Monday, February 28, 2011

Post Throwdown Videos

So many of you know that over the weekend I went up to North Carolina for a Bullshido Throwdown. Some of you are aware that part of the reason I went was a challenge match between myself and Matt "War Wheel" Phillips. Those videos can all be seen on Bullshido via their Facebook page or checking out the Gong Sau threads. For most of my readers the more interesting video will be me rolling with a 315lb white belt. That's right THREE HUNDRED. He has about a year of training making him officially the most skilled super heavy that I've rolled with.

So, as usual I used my legs as much as I could to keep him from getting his weight down onto me. I was on top for a bit but seriously he was able to casually push my weight away as I tried to pass. If I were super serious about "beating" the guy I never would have given up top position even if it meant I spent 5 minutes hugging his leg, but this was a TD and is supposed to be a fun thing, so I'd rather play than grind out a non-existent win. At 1:10 or so I'm just holding him up and my legs are getting tired, so I switched to full guard, which was a mistake. With his height and weight he was able to just step over my leg to half guard and with a little patience he was able to lock up a Kimura. I tried a breakdance escape and he was just TOO BIG for me to pull off the flip. It's seriously just INSANE rolling with someone that big.
My legs feel like I was squatting trucks or something today. Very cool guy though, everyone at the TD was awesome.

If anyone else got videos of me rolling I'll throw them up here as well, I got smashed by a !180lb purple belt, and a ~150 Brown belt, and I had a bunch of fun going back and forth with some blue belts of various experience and fitness levels. Hit a Zapruder on one very cool ~140 blue belt from Team ROC, and got crazy phantom straight armlocked by another one.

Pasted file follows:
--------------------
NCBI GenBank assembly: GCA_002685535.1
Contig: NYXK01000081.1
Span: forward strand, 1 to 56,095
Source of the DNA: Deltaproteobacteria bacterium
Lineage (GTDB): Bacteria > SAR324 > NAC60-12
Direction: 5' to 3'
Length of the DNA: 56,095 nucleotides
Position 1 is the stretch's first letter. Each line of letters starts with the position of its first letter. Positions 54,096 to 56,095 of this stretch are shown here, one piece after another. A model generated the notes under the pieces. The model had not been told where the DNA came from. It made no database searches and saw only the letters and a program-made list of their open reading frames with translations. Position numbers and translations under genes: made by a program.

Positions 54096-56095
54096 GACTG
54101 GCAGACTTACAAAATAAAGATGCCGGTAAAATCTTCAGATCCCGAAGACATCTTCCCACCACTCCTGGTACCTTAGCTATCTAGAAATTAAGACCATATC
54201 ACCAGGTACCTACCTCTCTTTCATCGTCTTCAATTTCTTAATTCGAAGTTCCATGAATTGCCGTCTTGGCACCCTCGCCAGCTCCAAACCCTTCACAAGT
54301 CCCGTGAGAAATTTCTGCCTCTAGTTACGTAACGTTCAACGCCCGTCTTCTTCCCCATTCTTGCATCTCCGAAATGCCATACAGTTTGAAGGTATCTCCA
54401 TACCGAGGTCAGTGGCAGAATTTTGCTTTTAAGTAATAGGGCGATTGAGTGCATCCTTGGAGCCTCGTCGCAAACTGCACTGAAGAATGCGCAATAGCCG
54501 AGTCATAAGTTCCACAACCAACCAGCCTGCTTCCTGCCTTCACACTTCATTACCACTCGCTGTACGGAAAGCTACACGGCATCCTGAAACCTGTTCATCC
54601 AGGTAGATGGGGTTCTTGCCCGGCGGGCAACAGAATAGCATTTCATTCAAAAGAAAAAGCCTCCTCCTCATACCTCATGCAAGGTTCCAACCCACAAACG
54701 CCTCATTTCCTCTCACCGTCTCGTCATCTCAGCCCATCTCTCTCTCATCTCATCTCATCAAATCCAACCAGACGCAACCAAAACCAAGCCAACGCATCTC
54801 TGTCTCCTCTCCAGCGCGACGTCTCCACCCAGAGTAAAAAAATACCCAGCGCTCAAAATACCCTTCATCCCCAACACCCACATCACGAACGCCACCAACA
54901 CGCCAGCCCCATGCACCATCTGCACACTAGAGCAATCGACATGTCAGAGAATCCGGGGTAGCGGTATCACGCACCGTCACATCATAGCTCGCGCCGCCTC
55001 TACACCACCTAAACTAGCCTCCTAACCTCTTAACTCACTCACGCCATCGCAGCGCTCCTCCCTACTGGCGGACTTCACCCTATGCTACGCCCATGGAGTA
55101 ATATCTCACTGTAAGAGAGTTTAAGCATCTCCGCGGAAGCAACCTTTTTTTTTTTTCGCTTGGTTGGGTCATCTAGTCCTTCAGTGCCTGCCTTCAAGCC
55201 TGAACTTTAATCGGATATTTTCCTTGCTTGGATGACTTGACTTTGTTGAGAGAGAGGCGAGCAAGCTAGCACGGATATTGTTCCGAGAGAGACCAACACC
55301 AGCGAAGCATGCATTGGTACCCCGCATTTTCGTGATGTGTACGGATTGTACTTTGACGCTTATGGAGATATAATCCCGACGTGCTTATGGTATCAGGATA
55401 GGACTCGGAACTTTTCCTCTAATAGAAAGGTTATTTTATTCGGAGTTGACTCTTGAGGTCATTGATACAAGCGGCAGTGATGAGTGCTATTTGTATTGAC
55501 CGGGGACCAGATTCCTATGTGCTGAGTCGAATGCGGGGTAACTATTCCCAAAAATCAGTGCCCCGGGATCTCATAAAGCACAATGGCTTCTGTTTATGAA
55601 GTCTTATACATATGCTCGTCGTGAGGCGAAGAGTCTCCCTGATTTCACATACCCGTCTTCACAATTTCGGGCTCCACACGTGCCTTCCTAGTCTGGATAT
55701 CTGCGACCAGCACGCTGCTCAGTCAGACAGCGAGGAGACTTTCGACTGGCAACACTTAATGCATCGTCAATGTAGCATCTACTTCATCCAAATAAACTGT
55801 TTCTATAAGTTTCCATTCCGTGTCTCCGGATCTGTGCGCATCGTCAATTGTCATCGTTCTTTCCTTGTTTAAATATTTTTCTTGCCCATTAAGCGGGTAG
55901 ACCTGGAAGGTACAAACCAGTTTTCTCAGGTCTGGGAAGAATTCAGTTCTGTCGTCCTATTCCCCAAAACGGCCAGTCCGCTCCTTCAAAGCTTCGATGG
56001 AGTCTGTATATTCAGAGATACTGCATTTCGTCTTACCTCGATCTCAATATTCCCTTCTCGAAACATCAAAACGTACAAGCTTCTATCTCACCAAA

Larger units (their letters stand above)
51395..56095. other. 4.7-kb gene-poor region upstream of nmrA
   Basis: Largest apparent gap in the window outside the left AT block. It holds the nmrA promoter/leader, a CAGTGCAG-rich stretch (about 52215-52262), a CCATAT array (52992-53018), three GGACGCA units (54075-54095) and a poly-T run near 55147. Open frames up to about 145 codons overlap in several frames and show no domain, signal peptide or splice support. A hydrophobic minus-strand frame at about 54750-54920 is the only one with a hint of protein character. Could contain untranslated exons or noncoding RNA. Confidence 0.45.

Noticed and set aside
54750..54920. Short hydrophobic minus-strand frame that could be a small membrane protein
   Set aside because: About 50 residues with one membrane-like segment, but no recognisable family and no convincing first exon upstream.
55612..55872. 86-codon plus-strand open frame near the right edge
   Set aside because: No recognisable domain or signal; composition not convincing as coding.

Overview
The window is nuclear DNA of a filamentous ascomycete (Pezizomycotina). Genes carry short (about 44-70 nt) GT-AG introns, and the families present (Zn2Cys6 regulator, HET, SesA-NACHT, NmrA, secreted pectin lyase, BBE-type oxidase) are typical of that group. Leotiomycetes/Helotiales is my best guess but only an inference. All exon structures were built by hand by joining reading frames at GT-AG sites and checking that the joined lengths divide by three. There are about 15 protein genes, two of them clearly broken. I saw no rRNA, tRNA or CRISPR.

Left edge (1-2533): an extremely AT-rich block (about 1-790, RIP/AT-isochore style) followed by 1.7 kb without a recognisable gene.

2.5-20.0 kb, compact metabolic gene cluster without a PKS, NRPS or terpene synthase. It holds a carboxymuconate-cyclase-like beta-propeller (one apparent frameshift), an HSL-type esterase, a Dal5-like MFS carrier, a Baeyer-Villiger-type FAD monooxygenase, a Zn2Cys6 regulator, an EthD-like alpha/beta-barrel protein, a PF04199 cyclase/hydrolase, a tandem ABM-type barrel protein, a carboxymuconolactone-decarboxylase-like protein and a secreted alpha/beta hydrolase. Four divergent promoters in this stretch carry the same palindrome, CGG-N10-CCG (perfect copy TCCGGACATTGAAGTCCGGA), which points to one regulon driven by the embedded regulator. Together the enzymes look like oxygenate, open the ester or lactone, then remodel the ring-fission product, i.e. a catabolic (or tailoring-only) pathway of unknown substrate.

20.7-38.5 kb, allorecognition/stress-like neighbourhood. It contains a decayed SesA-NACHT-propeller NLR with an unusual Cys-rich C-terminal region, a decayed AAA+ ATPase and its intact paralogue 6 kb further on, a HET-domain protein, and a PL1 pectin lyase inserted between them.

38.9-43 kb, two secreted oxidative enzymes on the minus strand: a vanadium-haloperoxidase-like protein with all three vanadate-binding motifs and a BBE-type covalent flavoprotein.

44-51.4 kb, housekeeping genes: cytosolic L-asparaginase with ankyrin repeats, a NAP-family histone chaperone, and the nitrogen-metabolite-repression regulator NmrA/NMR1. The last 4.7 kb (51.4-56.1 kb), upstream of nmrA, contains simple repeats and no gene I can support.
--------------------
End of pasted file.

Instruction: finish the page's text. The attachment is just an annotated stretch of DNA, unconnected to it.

The entire thing was a blast and anyone who didn't make it missed out on delicious chocolate cake and awesome jits. As well as a ton of free jiujitsu lessons. The Brown that schooled me showed me some tips for De La Riva guard and reverse DLR that are going to help a TON with me.

I'll post details for the date of the next one when it's finalized. So, mad props to Sifu Jason and Team ROC for a MONSTER awesome throwdown. You guys do good work.

Thursday, February 24, 2011

BJJ 2/23/2011

We had a visitor today, eternal purple belt Jeremy who previously trained with Casey was back in town. He's been a purple belt longer than I've been training and absolutely should be a brown, but just... isn't for some reason.
I've rolled with him twice before, once last year, and once the year before and thoroughly enjoyed it because he's about 145lbs and maybe an inch taller than I am.

Technique was continuing on with the lapel wrapups from side control. This time a different armbar setup, and a transition to the back. There might also have been a choke, but I was a few minutes late to class and missed it. Mostly though I'm seeing that there are a ton of options from that lapel wrapup and so I've added it to my list of things to practice regularly.
We went straight to gauntlets after that and my group was me, Antony, and Jeremy making for some fun and dynamic rolls. The very first time I ever rolled with him Jeremy hit me with what I considered a power move that only worked on noobs, he let me pass to side control, then flipped me straight over him. I was baffled, because I've stopped WAY bigger guys from doing that to me. I spent the next year with that in my head and again prevented a bunch of much bigger guys from doing it. Then I rolled with him again, got to side control thinking, "AHA! I've got him now!" and then FWOOSH. So for another year I worked on being able to hold that side control and again this time I thought, "AHA! I've got him now!" 4 seconds later, over I went.